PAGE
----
Sign up ×
Physics Stack Exchange is a question and answer site for active researchers, academics and students of physics. It's 100% free.

This may be an unenlightening question, but I'm just not sure about the result and hoping someone can help me varify it.


This question is related to these three questions.


I want to construct the isomorphism relationship between the Lie Groups $SL(2,\mathbb{C})$ and $SU(2)$. I have the feeling that there should be some such isomorphism of groups.


To begin, we know that as Lie Algebras

$$ \mathfrak{sl}(2,\mathbb{C}) \simeq \mathfrak{so}(1,3) $$


$$ \mathfrak{su}(2) \oplus \mathfrak{su}(2) \simeq \mathfrak{o}(4) $$

But we also know that

$$ \mathfrak{so}(n) \simeq \mathfrak{o}(n) $$

so I believe that this allows us to write

$$ \mathfrak{su}(2) \oplus \mathfrak{su}(2) \simeq \mathfrak{sl}(2,\mathbb{C}) $$

This makes sense anyway, since we know that the real algebra of the complexification of $\mathfrak{su}(2)$ is $\mathfrak{sl}(2,\mathbb{C})$, and in taking the real algebra of the complexified Lie algebra we get two commuting copies.

So, the part that I am not yet convinced about is how to get from this relationship between algebras to a relationship between groups.

I was told by someone in the department that

Theorem The Fundamental Theorem of lie Groups: Let $G_1$, $G_2$ be Lie groups. Then $G_1$ and $G_2$ have isomorphic Lie algebras if and only if they are locally isomorphic.

So this is a local statement only.

Moreover, he said that there is an extension of this theorem to a global statement which says that the Lie groups are globally isomorphic if they are simply connected.

Now, for our two groups, $SL(2,\mathbb{C})$ and $SU(2)$, we know that they are indeed simply connected. We could prove this, or instead, recall that they are the Universal Covering Groups of $SO(1,3)\uparrow$ and $SO(3)$ respectively, and so by the definition they must be simply connected.

This would solve our problem, and we could write down

$$ SU(2) \times SU(2) \simeq SL(2,\mathbb{C})$$

and be done.


However I want to try to verify that statement, as opposed to taking it in blind faith (not that I have any reason to doubt it, but rather that I'd like to 'learn it' as opposed 'to be aware of it', if that makes sense).


I tried looking it up, and the obvious source didn't have anything on a Fundamental Theorem of Lie Groups, only a short bit on The Third Theorem of Lie.

Some searching brought up these lecture notes (in .pdf format) from UCLA. It appears to be getting at what I want, but unfortunately is written in category theoretic language, which I know nothing about.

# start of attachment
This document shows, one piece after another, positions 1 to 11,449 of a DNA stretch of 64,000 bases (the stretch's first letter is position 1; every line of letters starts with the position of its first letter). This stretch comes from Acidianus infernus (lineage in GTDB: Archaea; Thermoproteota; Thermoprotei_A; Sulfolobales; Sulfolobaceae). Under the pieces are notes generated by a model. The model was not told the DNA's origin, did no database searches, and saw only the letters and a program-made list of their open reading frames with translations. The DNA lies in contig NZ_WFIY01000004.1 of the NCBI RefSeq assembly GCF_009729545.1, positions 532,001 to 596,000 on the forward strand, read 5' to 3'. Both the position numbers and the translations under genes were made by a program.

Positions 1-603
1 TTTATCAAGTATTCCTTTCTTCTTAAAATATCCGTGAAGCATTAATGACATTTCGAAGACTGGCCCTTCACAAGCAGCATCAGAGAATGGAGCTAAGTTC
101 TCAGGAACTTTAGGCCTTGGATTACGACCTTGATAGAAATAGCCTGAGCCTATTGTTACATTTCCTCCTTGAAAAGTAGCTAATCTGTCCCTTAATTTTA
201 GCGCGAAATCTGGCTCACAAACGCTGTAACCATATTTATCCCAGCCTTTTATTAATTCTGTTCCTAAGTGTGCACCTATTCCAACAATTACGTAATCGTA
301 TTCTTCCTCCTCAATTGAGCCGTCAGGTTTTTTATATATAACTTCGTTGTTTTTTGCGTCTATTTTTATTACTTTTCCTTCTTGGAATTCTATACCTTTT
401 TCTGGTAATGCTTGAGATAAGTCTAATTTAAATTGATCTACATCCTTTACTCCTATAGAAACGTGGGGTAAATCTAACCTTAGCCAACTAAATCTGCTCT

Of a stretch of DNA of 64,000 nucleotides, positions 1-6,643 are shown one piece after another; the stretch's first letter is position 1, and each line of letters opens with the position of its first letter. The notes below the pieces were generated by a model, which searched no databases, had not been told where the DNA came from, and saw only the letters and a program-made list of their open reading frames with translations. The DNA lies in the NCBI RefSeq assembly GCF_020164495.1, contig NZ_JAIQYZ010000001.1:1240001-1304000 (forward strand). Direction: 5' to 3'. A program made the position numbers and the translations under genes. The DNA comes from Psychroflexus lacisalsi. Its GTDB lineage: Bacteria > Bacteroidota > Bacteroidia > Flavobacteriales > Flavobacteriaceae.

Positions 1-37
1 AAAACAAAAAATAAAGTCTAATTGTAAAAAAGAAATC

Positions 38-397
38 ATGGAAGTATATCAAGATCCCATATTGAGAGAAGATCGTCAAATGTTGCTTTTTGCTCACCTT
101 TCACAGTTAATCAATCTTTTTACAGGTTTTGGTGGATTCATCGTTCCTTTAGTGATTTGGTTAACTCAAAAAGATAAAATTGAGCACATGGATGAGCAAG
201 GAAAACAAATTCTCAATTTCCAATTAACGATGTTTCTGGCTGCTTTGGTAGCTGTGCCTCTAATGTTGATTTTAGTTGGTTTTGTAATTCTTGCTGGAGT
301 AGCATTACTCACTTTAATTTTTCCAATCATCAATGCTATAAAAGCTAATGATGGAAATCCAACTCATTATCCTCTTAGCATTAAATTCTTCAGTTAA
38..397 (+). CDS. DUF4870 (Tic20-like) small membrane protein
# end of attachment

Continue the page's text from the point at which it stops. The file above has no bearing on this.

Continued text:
Could anyone verify for me if this is correct, and perhaps point me to a book/ website/ lecture notes etc. where I could reference. (Our library is huge, so a book being online need not be a constraint).


share|cite|improve this question

marked as duplicate by Qmechanic Aug 20 at 9:47

This question has been asked before and already has an answer. If those answers do not fully address your question, please ask a new question.

Comment to the question (v1): The two Lie groups $G_1=SL(2,\mathbb{C})$ and $G_2=SU(2)\times SU(2)$ are not isomorphic. For starters, $G_1$ is non-compact and $G_2$ is compact. – Qmechanic May 21 '14 at 14:25
Ah, ok, so then we certainly won't be able to find an isomorphism of groups between them! Is what I have written correct, if pointless, all the same? Namely, am I indeed correct in thinking that as Lie algebras $$ \mathfrak{su}(2) \oplus \mathfrak{su}(2) \simeq \mathfrak{sl}(2,\mathbb{C}) $$ ? Finally, does this mean that the best we can do is have a local isomorphism, as per that theorem of Lie? Thank you! – Flint72 May 21 '14 at 14:31
The two real Lie algebras ${\rm Lie}(G_1)=sl(2,\mathbb{C})\cong so(1,3;\mathbb{R})$ and ${\rm Lie}(G_2)=su(2) \oplus su(2)\cong so(4;\mathbb{R})$ are not isomorphic. – Qmechanic May 21 '14 at 15:02
Yes, the complexification is $sl(2,\mathbb{C})\oplus sl(2,\mathbb{C})$ for both Lie algebras. – Qmechanic May 21 '14 at 15:23
SL(2, C) and SU(2) are not isomorphic, but there can be some homomorphism between the 2 – Nikos M. May 22 '14 at 23:28

1 Answer 1

You should be able to do it explicitly by mapping the Cartan subgroups of the SU's (diagonal matrices) to the Cartan subgroup of SL2 (also diagonal) and the root vectors to the root vectors. Do this concretely for the Lie algebras first. Then exponentiate to get it on the Lie Groups. Since the groups are simply connected, this will not lead to ambiguities.

share|cite|improve this answer

Not the answer you're looking for? Browse other questions tagged or ask your own question.